"Inside NOM’s Strategy: Race-Wedging Black And Latino Voters Against Marriage Equality"
As reported earlier, newly obtained internal memos from 2009 document the National Organization for Marriage’s various insidious strategies to oppose marriage equality. This post takes a look at two key race-baiting strategies NOM has employed, one targeting African-Americans and one targeting Latinos. In both cases, the organization commited to “interrupting the race analogy:”
Ultimately we aim to raise the costs of identifying with gay marriage, and also raise the attractiveness of identifying with traditional marriage. But we also need to accomplish a sophisticated cultural objective: interrupt the attempt to equate gay with black, and sexual orientation with race. We need to make traditional sexual morality intellectually respectable again in elite culture.
This strategy explains NOM’s many subtle attempts to oppose psychological claims about the nature of sexual orientation, as well as its alliances with groups that promote the idea that homosexuality is a choice and can be changed through ex-gay therapy. With black voters, NOM takes this a step farther by trying to provoke a disagreement about what constitutes a civil right and who is deserving of such rights:
The strategic goal of this project is to drive a wedge between gays and blacks—two key Democratic constituencies. Find, equip, energize and connect African American spokespeople for marriage; develop a media campaign around their objections to gay marriage as a civil right; provoke the gay marriage base into responding by denouncing these spokesmen and women as bigots. No politician wants to take up and push an issue that splits the base of the party. Fanning the hostility raised in the wake of Prop 8 is key to raising the costs of pushing gay marriage to its advocates and persuading the movement’s allies that advocates are unacceptably overreaching on this issue.
Recent support from public voices like Former Republican National Committee Chairman Michael Steele and Jonathan Capehart suggest the effectiveness of this strategy may be beginning to wane, but it certainly still seems to be the focus of the effort to oppose Maryland’s marriage equality law. It’s particularly conniving that NOM sought to capitalize on the Prop 8 fallout that blamed black voters for its passage, because subsequent studies found that race was not a primary factor in deciding how people voted.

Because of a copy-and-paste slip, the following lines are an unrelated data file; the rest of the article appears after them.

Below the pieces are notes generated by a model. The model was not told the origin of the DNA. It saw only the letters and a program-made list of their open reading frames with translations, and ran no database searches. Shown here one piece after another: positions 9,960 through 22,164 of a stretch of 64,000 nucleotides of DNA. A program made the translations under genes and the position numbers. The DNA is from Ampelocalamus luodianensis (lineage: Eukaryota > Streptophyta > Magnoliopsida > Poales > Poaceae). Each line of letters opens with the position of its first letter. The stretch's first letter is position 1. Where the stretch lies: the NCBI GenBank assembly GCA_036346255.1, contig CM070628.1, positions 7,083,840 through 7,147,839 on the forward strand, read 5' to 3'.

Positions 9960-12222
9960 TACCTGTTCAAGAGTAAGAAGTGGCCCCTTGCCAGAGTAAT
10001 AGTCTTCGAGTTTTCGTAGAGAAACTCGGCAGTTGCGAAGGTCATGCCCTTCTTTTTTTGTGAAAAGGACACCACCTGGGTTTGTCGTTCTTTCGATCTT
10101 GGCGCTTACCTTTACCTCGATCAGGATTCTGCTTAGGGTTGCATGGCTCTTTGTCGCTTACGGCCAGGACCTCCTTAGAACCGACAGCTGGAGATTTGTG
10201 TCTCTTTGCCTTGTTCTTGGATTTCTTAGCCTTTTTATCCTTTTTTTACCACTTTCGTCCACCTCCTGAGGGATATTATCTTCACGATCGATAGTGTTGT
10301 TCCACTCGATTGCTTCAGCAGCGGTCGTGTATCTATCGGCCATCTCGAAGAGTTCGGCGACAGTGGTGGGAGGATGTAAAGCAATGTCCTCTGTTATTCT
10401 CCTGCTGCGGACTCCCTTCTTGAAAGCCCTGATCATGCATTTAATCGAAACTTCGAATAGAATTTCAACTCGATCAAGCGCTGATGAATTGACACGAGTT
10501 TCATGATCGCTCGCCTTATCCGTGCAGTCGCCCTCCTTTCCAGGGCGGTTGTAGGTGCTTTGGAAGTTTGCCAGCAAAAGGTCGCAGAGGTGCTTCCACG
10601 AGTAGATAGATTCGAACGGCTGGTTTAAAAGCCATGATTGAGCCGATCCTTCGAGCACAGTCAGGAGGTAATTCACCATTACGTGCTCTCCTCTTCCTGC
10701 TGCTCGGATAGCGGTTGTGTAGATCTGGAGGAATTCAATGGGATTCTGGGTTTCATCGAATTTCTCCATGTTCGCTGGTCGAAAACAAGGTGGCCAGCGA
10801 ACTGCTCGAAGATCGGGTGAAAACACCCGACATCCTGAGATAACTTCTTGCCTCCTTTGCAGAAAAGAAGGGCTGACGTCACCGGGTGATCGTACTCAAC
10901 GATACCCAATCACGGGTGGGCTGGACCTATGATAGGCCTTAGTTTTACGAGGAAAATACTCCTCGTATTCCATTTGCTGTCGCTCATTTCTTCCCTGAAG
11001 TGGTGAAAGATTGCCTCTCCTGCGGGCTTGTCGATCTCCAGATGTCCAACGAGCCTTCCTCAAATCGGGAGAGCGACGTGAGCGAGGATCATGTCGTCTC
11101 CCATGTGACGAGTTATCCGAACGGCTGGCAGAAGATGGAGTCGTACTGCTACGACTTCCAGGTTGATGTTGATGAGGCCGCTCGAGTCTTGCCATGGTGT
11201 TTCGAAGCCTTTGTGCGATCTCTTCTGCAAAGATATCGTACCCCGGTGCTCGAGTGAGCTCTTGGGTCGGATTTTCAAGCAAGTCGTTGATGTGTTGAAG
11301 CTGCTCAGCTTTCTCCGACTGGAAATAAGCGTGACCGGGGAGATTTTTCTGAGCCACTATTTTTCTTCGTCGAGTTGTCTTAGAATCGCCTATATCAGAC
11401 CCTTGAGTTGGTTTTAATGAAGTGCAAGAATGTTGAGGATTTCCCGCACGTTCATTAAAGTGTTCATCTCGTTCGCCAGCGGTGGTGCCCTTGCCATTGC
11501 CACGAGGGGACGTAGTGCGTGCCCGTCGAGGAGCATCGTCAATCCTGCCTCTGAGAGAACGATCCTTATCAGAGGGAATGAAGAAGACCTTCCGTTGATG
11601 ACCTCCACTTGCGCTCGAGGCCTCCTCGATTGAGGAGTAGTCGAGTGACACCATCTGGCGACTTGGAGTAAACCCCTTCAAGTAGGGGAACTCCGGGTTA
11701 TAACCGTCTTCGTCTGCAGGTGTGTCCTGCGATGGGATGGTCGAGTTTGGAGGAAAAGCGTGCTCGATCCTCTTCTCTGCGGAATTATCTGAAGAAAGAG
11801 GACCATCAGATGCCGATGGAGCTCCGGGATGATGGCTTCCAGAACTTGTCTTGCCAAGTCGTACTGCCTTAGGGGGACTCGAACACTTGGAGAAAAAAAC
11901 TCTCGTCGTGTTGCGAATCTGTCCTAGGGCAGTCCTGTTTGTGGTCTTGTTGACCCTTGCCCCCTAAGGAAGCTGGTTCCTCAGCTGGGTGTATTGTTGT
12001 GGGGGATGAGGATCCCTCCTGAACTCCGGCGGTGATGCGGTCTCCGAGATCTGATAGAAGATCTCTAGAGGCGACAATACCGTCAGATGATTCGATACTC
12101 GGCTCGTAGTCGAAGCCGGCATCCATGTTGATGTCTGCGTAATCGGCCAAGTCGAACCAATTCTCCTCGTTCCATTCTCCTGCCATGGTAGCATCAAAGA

Though the language is not as obviously sneaky, NOM’s strategy to attract Latino voters is no less an effort to create racial divisions as a means to achieving their discriminatory goals. Rather than framing around civil rights, the organization sought to treat marriage equality as an “Anglo” value and convince Latinos to oppose it as a parallel to resisting assimilation:
Will the process of assimilation to the dominant Anglo culture lead Hispanics to abandon traditional family values? We can interrupt this process of assimilation by making support for marriage a key badge of Latino identity. [...]
Here’s our insight: The number of “glamorous” people willing to buck the powerful forces to speak for marriage may be small in any one country. But by searching for these leaders across national boundaries we will assemble a community of next generation Latino leaders that Hispanics and other next generation elites in this country can aspire to be like. (As “ethnic rebels” such spokespeople will also have an appeal across racial lines, especially to young urbans in America.) [...]
Our ultimate goal is to make opposition to gay marriage an identity marker, a badge of youth rebellion to conformist assimilation to the bad side of “Anglo” culture.
This seems to have backfired for NOM for a variety of reasons. Of note is that Ricky Martin’s “glamorous” re-entry into pop culture has actually allowed many Latinos to see a role model for same-sex families. But perhaps what has been more significantly disastrous for NOM has been the close ties between the LGBT community and immigration advocacy groups. The shared challenges of “coming out” as gay or as undocumented have served to build an effective bridge between the two movements and their goals of freedom and inclusion in society. A recent survey found that 65 percent of California nonwhites under 40 — mostly Latino — support marriage equality. This tactic may have fallen on deaf ears, but it still demonstrates how eager NOM is to intentionally divide communities as a primary strategy for fighting same-sex marriage.
Lastly, it’s worth noting that African Americans and Latinos are just as likely to be gay, lesbian, bisexual, as white people. NOM’s tactics seek to erase an entire population of people who live at the intersections of these experiences, limiting their ability to fulfill their complete identities.